Sport & Auto
- About Future
- Digital Future
- Cookies Policy
- Terms & Conditions
- Investor Relations
- Contact Future
Team Sky's outrageous F-Type TT team car, cooling vests and more
First look at Yeti’s new enduro race bike
Prototype wheels and saddles, cunning fixes and an arachnid
A custom stars-and-stripes machine for the triple national champion
Switzerland's Bruno Risi (L) and Franco Marvulli (R) of the SalzburgerLand team greet the crowd in the opening of the Munich Six Days.
Risi accepts a tearful farewell from colleagues and fans
Bruno Risi won his final appearance at the Munich Six-Day race, before waving a tearful farewell to the German public on Tuesday night. The Swiss rider and partner Franco Marvulli came back from second place to take the overall victory in the final night. It was the ninth win for Risi at the event.
The Swiss duo won the event ahead of Denmark's Alex Rasmussen and Michael Mørkøv, who had led after the fifth night. Lief Lampater and Christian Grasmann of Germany finished third.
Risi is retiring at the end of this season. He was driven to tears as both his colleagues as the public bade him farewell. “That was a very emotion moment for me,” he said, according to the German news agency dpa. “What I experienced here in Munich was simply great.”
The lead in the event had swung back and forth between the Swiss and Danish riders for the whole six days. The Danes led going into the final night and lost by only three points, as the Swiss pair claimed the final sprint.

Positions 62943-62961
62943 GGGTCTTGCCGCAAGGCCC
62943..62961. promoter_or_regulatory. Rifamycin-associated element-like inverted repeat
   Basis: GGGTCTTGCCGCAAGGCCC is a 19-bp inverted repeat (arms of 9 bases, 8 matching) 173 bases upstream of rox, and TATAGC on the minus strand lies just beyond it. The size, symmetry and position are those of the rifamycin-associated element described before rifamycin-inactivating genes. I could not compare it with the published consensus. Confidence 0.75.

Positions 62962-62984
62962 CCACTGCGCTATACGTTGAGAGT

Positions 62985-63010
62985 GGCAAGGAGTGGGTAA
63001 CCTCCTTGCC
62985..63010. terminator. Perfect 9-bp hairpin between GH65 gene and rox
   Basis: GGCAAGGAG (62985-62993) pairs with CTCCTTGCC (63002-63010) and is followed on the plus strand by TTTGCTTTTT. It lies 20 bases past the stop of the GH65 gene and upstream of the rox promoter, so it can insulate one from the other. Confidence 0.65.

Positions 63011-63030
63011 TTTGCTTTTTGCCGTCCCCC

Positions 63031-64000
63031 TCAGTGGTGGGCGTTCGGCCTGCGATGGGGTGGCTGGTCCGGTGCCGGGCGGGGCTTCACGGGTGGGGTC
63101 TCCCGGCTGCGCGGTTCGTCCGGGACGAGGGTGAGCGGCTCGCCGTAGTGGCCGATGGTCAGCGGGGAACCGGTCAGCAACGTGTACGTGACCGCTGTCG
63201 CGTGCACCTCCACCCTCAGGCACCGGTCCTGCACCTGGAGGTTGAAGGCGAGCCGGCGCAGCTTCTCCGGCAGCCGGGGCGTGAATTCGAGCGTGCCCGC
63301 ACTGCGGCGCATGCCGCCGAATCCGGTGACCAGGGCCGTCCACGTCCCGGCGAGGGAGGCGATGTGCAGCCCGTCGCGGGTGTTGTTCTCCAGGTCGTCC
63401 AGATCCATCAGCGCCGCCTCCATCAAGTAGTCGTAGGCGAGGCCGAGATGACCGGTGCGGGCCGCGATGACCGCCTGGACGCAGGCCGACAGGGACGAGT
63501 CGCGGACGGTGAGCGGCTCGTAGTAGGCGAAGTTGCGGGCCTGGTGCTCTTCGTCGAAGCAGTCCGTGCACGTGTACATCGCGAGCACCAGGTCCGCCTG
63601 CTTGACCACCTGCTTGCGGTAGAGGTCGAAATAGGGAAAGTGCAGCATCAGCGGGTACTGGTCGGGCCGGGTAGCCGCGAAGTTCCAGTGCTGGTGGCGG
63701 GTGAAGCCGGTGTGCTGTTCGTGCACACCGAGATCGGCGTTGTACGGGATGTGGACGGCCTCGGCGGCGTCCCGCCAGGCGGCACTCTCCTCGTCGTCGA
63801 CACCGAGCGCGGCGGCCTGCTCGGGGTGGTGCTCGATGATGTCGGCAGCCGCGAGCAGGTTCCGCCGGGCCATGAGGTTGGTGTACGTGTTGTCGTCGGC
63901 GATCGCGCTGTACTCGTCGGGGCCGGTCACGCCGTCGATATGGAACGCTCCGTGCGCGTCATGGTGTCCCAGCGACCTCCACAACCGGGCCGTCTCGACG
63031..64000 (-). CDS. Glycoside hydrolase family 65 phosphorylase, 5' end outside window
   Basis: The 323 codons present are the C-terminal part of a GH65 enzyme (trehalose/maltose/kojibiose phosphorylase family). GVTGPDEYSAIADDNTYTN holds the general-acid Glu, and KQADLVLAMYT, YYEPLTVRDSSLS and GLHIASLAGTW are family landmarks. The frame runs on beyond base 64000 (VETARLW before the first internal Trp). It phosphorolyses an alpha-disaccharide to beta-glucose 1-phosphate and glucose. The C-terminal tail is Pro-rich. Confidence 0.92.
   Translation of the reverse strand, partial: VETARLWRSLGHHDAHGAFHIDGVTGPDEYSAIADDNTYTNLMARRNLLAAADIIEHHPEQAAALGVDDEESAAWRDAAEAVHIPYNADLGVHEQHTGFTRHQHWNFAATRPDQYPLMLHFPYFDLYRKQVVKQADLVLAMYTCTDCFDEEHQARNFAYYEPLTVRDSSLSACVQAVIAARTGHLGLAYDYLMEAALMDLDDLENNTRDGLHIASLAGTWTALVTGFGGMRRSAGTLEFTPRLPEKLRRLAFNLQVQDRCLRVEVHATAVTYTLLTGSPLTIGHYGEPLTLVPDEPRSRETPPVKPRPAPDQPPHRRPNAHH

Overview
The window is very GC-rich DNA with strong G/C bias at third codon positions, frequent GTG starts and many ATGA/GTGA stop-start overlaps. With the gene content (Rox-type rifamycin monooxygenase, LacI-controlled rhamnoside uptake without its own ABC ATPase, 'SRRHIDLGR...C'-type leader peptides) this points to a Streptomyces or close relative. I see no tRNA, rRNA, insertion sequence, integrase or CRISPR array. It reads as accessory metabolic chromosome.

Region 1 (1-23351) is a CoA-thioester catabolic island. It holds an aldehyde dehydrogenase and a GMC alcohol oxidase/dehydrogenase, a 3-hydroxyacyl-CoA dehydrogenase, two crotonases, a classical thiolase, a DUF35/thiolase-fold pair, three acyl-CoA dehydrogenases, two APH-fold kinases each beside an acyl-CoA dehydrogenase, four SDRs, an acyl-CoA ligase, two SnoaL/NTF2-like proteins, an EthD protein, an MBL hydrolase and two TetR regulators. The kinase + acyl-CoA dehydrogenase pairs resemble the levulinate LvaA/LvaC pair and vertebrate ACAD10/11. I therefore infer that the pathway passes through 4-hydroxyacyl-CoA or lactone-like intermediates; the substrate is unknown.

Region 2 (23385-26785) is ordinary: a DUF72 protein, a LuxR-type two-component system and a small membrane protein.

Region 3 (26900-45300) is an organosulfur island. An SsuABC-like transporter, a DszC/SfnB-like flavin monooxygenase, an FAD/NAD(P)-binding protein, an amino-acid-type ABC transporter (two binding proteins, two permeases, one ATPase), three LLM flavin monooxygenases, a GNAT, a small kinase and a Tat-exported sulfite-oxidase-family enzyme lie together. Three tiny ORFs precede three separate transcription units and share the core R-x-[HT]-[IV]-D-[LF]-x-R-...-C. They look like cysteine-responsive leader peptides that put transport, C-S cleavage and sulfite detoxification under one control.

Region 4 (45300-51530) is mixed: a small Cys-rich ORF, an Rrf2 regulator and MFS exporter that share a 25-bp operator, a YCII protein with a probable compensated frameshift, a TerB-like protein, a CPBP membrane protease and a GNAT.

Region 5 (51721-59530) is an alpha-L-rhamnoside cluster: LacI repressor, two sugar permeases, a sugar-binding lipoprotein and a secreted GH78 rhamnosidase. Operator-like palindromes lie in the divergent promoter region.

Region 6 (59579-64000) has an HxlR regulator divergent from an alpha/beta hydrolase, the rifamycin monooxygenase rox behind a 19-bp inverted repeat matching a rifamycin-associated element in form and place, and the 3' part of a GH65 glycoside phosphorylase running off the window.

"Losing a big and prestigious Six-Day race like Munich's by three points and in the very last sprint is almost impossible to bear," said Mørkøv. "It has been up and down for us all week but it was a great Saturday and an equally fantastic Monday. Alex and I had agreed that we would go for the victory and not just settle for second best, so we were on the attack.”
Once again there were fewer spectators at the Olympia Park than hoped for. Only 52,100 fans turned out for the event over the six days, which was 8,000 fewer than last year, and 12,000 fewer than anticipated. “We have clearly failed to meet our goal, that is clear,” said race organiser Klaus Cyron.
It is not clear whether the Six-Day race will be held again in 2011, or whether the format will be changed. However, Olympia Park boss Ralph Huber promised, “We will try everything to continue this traditional event in one form or another.”
Follow Cyclingnews on Twitter for the very latest coverage of events taking place in the cycling world - twitter.com/cyclingnewsfeed